This is of course only one example, there are more than you and I would care to examine. We could drive ourselves into infinity trying to exhaust the subject of divisions within the church. None of which you will find the Bible at fault, for it is clear and precise concerning the Gospel, and hard and difficult concerning its workings, but never confusing. To say you understand the Bible and at the same time say it is confusing is an oxymorn considering the theological minds that have given their lives to the study of it, none of which saw it as confusing.


Having said all that, let me make an acknowledgment before you correct me. This is the general cause over the centuries of divisions among Christians. They vary from slight misunderstanding to dangerous errors and have and should be dealt with accordingly. However, I do acknowledge certain ambiguity in certain scriptures as a result of the expanse of time since the event, and certain language difficulties through translations. Many of these can be solved by looking at other portions of scriptures that address those issues more clearly. In a few instances because of the time and language difficulties, the meaning simply has been lost. None of these affect the doctrinal understanding of the Faith or the Preaching of the Gospel. There are also differences among us in practice and organizational preferences that vary greatly among Christian churches. However, these differences do not exist because the Bible is confusing, they exist because we have different preferences in manners and modes of which the Bible does not address. I realize in your mind this still looks confusing, just remember as you look at all our differences, the core of the Gospel that is the foundation of every true Christian Church.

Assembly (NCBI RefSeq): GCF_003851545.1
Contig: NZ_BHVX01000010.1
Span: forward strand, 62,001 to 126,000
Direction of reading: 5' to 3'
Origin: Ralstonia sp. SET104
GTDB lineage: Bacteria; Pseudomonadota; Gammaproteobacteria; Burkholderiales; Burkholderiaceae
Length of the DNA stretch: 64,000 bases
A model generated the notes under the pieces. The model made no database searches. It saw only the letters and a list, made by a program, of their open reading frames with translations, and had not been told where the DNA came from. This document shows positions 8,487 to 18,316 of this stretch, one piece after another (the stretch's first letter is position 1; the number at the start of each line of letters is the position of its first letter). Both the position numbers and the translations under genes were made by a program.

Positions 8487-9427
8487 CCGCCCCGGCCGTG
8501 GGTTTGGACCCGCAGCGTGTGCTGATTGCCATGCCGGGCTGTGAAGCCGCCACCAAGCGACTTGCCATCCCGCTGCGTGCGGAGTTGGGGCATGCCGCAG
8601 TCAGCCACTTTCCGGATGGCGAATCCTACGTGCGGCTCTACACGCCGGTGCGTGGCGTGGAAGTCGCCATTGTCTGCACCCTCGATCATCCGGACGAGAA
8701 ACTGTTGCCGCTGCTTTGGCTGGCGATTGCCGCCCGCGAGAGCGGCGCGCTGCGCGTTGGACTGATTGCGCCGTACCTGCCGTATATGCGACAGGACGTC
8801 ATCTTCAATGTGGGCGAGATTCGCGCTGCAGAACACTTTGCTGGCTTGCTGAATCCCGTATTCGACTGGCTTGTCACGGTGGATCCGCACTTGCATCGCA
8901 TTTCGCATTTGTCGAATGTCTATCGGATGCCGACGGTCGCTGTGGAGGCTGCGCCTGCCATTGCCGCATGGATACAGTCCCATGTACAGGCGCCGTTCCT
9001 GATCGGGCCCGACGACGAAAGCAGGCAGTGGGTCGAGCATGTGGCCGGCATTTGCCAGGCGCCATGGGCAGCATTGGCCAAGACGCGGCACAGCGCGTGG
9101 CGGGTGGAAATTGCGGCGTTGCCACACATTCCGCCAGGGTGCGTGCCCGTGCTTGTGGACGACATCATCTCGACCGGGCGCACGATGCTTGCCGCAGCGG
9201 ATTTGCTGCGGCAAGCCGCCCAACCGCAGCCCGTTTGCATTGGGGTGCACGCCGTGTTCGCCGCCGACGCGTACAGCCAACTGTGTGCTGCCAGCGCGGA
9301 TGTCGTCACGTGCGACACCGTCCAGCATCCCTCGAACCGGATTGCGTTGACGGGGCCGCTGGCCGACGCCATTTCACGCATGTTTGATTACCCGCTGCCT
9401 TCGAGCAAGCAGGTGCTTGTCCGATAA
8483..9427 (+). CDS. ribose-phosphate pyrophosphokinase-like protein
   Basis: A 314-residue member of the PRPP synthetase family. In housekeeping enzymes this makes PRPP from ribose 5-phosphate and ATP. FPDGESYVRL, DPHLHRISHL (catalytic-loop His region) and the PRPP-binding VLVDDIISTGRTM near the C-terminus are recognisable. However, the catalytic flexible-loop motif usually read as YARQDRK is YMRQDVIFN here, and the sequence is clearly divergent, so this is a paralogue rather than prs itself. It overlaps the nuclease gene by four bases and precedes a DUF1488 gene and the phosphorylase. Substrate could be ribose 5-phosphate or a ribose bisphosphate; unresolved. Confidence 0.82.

1Co 15:3 . . . that Christ died for our sins according to the scriptures; 
1Co 15:4  and that he was buried; and that he hath been raised on the third day according to the scriptures; 
1Co 15:5  and that he appeared to Cephas; then to the twelve; 
1Co 15:6  then he appeared to above five hundred brethren at once, of whom the greater part remain until now, but some are fallen asleep; 
1Co 15:7  then he appeared to James; then to all the apostles; 
1Co 15:8  and last of all, as to the child untimely born, he appeared to me also. 
1Co 15:9  For I am the least of the apostles, that am not meet to be called an apostle, because I persecuted the church of God. 
1Co 15:10  But by the grace of God I am what I am: and his grace which was bestowed upon me was not found vain; but I labored more abundantly than they all: yet not I, but the grace of God which was with me. 
1Co 15:11  Whether then it be I or they, so we preach, and so ye believed. 

May the Grace of God be in each of you,

David